Do Your Own TiVo Upgrade
When devices are based on Linux, the worldwide community of developers can extend them in ways that the manufacturer may have never intended. Through the efforts of the open source community, you can extend TiVo to add another hard disk or replace the existing hard disk altogether. Using a combination of these techniques, people have been able to get close to 200 hours of recording time on their once 14-hour TiVo units.
Expanding your TiVo can be a fun exercise; if you know your way around the inside of a PC, you'll find yourself on familiar ground. 9th Tee Enterprises sells a bracket for a second hard disk at http://www.9thtee.com/tivomtgbracket.htm. There are a number of caveats, however, as follows:
Read the entire TiVo hacking FAQ at http://www.tivofaq.com/hack/faq.html. Although it doesn't include information on the technique described here, it's full of great tips, such as why you should never put a Sony disk in a Philips model, or vice versa. (Although the upgrade will appear to work at first, TiVo's servers will eventually get confused.)
Unlike most PCs, the power sources of TiVos, like most consumer electronics devices, are not shielded. Be very careful around the power supply.
The software that makes TiVo work is copyrighted and impossible to replace without sending it back to the company.
Opening up your TiVo voids the warranty, so proceed at your own risk.
To get the most out of your TiVo, you'll need one or two replacement hard disks, depending on the method you use. We recommend using the new method designed by community member "TiVoMad" because it provides for the greatest capacity if you use two disks, and it automatically provides a backup of your existing TiVo disk. To upgrade your TiVo using the TiVoMad's method, follow these steps:
Shut down your TiVo, and let the hard disk spin down.
Open the TiVo (you'll need a Torx screwdriver), and remove the hard disk. Note that TiVo upgrades work only on units with one hard disk. Check your model against the list at http://www.tivofaq.com/Hardware.html#Philips.
Attach your original TiVo drive on the secondary IDE channel in your PC as the master drive, and attach your higher-capacity TiVo disk as the slave device on the same chain.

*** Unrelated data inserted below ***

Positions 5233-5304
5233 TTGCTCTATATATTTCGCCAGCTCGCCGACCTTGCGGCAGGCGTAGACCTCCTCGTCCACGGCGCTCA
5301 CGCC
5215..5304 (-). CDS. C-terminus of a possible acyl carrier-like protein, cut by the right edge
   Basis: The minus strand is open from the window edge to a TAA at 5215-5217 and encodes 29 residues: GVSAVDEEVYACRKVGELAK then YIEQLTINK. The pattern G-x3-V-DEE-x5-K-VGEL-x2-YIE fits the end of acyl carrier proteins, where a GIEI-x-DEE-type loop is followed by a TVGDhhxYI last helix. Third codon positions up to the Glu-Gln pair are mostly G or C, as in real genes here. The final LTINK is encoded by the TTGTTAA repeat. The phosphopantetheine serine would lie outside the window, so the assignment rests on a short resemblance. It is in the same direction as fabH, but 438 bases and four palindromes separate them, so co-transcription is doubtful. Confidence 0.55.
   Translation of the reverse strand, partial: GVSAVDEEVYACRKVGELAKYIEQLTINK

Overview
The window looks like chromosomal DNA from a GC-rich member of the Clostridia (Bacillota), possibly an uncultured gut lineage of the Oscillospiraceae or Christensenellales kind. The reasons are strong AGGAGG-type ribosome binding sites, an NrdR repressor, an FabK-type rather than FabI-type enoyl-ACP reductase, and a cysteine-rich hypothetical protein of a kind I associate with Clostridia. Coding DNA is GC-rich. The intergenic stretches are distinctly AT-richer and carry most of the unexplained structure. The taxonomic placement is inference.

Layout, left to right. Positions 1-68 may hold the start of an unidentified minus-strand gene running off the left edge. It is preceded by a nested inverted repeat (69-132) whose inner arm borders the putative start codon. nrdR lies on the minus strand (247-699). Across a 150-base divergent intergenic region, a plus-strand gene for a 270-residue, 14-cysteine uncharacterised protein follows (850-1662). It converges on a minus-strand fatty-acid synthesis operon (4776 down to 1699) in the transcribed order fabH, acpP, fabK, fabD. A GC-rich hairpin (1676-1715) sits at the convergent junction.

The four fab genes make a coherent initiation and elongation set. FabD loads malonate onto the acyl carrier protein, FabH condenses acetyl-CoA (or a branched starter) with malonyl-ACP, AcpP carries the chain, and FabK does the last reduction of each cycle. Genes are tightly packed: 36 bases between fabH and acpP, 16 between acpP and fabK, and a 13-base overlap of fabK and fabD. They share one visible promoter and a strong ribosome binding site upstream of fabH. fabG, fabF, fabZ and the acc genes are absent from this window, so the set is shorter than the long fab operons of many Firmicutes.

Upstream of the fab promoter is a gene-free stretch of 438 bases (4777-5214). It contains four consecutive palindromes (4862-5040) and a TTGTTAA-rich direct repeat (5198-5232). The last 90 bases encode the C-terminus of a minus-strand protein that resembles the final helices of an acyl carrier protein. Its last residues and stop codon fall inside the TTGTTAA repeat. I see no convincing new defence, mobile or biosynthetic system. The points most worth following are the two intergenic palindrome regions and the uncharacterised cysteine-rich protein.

Boot your PC with Dylan's boot disk, available at http://pvrhack.sonnik.com/tivo/downloads/tivoboot_v3.zip. This floppy actually boots off Linux.
Use Dylan's boot disk to back up your original TiVo disk to the larger hard disk. Note that it can take eight hours to transfer data from your TiVo disk to the new disk.
When the backup is complete, shut down and make the disk that was formerly the slave disk the master disk. Add a second hard disk as the slave disk.
Boot with Dylan's boot disk again, but after logging in, replace it with the TiVoMad disk, available at http://pvrhack.sonnik.com/tivo/downloads/upgradeav3.1.zip. You won't need to keep swapping disks because Dylan's disk creates a RAM disk.
Run the script on TiVoMad's disk, following the prompts for things such as the size of target disk. The script will "bless" your second upgrade disk, making it suitable for use in TiVo, and "marry" it to the first upgrade disk so they operate as a set. Note that once TiVo disks are "married", there is not yet a way to break up the set.
When done, insert your new disks back into your TiVo, and boot up the machine. TiVo will restart and then you should have your supersized TiVo.
Note that if your system has been upgraded to TiVo version 2.0 or higher, you will experience a loss of about 12 hours of recording time; but the new features that the software upgrade brings, such as a season pass manager, are well worth it. If the thought of cracking open your beloved TiVo sends a chill up your couch-cushioned spine, outside companies will do the deed for you, but the warranty will still be voided. For more details, see http://www.ptvupgrade.com/.